Houston Newsmakers: Houston-area survey shows 40 years strong

Big changes after year of pandemic

Auto Emissions create pollution

HOUSTON – Dr. Stephen Klineberg, Ph.D., has been taking the pulse of the Houston area for 40 years through the Houston area survey that started at Rice University.

The survey results became so popular for leaders in business and politics that it is now a part of the annual efforts of the Kinder Institute for Urban Research for which Klineberg is the founding director.

This year’s survey was particularly important as it highlighted changes in attitudes in the greater Houston area after a year of pandemic.

Among this year’s findings:

  • Minority groups hit especially hard
  • More government involvement welcomed
  • More tolerance for undocumented immigrants

Dr. Klineberg is a guest on this week’s Houston Newsmakers with Khambrel Marshall. See the full interview there and more in this week’s Houston Newsmakers EXTRA.

Racism studied by Critical Race Theory Scholars

Racism continues to be a divisive topic in America. It’s always difficult to talk about with some denying it still exists or was a part of the founding of this country.

What is the truth? Scholars of Critical Race Theory say their goal is not to assign blame but help all of us face the facts.

“If we are going to advance toward racial progress, we have to face the truth about the wickedness and horror about our American past,” said Dr. Jonathan Chism, Ph.D., Assistant History Professor at UH-Downtown.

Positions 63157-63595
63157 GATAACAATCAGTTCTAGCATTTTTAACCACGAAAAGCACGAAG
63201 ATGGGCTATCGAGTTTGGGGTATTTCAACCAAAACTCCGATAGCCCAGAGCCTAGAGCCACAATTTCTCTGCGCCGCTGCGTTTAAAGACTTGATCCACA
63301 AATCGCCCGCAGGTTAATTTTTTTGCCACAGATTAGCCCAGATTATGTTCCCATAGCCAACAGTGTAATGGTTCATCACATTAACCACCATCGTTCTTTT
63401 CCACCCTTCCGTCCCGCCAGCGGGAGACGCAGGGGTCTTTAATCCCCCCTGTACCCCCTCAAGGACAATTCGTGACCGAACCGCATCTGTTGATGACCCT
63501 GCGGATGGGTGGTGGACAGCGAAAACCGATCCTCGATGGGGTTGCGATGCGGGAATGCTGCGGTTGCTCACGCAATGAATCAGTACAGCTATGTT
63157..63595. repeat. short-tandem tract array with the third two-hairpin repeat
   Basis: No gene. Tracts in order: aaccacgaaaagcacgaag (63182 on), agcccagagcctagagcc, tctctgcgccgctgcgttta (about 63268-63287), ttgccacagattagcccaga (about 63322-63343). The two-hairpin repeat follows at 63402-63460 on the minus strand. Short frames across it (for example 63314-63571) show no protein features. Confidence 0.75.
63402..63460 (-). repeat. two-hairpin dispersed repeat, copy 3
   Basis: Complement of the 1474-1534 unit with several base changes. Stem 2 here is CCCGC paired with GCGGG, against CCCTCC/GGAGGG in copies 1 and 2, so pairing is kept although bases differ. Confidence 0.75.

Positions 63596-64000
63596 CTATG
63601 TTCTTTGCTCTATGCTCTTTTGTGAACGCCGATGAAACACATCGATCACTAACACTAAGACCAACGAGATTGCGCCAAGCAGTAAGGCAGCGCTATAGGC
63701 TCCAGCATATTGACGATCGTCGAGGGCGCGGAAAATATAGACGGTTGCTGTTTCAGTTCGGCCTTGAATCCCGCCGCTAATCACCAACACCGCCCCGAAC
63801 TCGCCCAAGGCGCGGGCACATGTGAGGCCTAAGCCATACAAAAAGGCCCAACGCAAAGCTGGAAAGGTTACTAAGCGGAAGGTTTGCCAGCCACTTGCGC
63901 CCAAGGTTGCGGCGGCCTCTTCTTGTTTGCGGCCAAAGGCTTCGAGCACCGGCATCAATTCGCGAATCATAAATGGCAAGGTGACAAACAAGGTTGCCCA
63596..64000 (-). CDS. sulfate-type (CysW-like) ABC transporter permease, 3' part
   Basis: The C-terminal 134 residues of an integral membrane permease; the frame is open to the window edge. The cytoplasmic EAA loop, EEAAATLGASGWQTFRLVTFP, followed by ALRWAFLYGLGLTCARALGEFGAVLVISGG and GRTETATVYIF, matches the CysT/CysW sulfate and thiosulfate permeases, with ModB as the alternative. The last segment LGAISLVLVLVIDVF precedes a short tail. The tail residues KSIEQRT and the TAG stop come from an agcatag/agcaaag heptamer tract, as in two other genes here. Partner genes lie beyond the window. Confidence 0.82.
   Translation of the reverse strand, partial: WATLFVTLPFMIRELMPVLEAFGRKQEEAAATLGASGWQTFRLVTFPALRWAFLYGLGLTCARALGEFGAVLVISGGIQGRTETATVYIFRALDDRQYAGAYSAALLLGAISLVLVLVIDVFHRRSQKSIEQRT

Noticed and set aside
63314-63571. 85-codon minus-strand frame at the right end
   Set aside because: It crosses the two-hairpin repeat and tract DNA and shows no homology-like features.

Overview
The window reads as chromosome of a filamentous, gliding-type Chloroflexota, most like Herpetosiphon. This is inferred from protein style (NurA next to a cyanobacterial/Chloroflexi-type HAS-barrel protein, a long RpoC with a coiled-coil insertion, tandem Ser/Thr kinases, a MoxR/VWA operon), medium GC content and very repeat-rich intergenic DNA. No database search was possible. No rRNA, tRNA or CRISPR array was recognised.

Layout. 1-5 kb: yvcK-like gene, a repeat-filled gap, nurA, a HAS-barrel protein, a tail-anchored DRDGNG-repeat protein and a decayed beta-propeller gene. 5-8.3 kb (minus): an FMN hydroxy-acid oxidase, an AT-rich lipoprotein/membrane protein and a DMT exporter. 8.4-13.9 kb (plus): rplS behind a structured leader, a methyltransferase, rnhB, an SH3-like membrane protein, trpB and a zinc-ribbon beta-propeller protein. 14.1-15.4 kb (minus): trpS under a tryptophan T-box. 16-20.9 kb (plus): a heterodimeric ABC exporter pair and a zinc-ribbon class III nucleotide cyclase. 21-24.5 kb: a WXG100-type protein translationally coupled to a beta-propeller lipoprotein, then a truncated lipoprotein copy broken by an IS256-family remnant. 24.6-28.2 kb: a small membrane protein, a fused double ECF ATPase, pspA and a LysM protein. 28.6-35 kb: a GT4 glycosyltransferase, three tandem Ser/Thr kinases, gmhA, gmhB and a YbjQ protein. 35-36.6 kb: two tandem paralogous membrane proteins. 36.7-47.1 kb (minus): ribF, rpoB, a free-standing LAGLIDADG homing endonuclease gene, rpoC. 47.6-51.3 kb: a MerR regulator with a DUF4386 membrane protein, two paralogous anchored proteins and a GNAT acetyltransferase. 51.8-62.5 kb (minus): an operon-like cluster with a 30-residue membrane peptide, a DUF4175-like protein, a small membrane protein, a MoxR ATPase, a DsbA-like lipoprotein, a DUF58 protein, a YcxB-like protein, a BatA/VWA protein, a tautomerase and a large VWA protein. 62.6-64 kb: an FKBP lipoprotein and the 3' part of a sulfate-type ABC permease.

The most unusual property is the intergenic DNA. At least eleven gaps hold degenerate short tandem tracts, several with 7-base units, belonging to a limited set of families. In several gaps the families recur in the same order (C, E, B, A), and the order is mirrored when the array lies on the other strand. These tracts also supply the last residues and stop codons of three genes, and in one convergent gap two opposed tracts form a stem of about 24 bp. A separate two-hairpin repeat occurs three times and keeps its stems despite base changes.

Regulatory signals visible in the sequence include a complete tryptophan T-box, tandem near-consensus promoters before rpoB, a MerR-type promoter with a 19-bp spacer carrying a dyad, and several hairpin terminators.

Chism and several colleagues edited the text, “Critical Race Studies Across Disciplines” and he says focuses on college-level conversations about the deep roots and unintended consequences of racism. “It is at times uncomfortable and challenging but we have to face it.”

More with Dr. Chism in Houston Newsmakers EXTRA

11,000 Texas children are waiting to be adopted

Ashley Fields co-founded The Way Home Adoption program six years ago as a way to focus attention on the thousands of children in Texas between the ages of 11-17 waiting to be adopted.

“This is where we traditionally see the adoption rates start to decline,” she said. “There are more than 11-thousand kids in Texas Foster Care system waiting to be adopted and a large percentage of those are over the age of 11.”

Fields is a guest this week along with 14-year-old “Devante” who is waiting for and hoping to be adopted. Please watch and see how you can help. Contact information to the organization is below.

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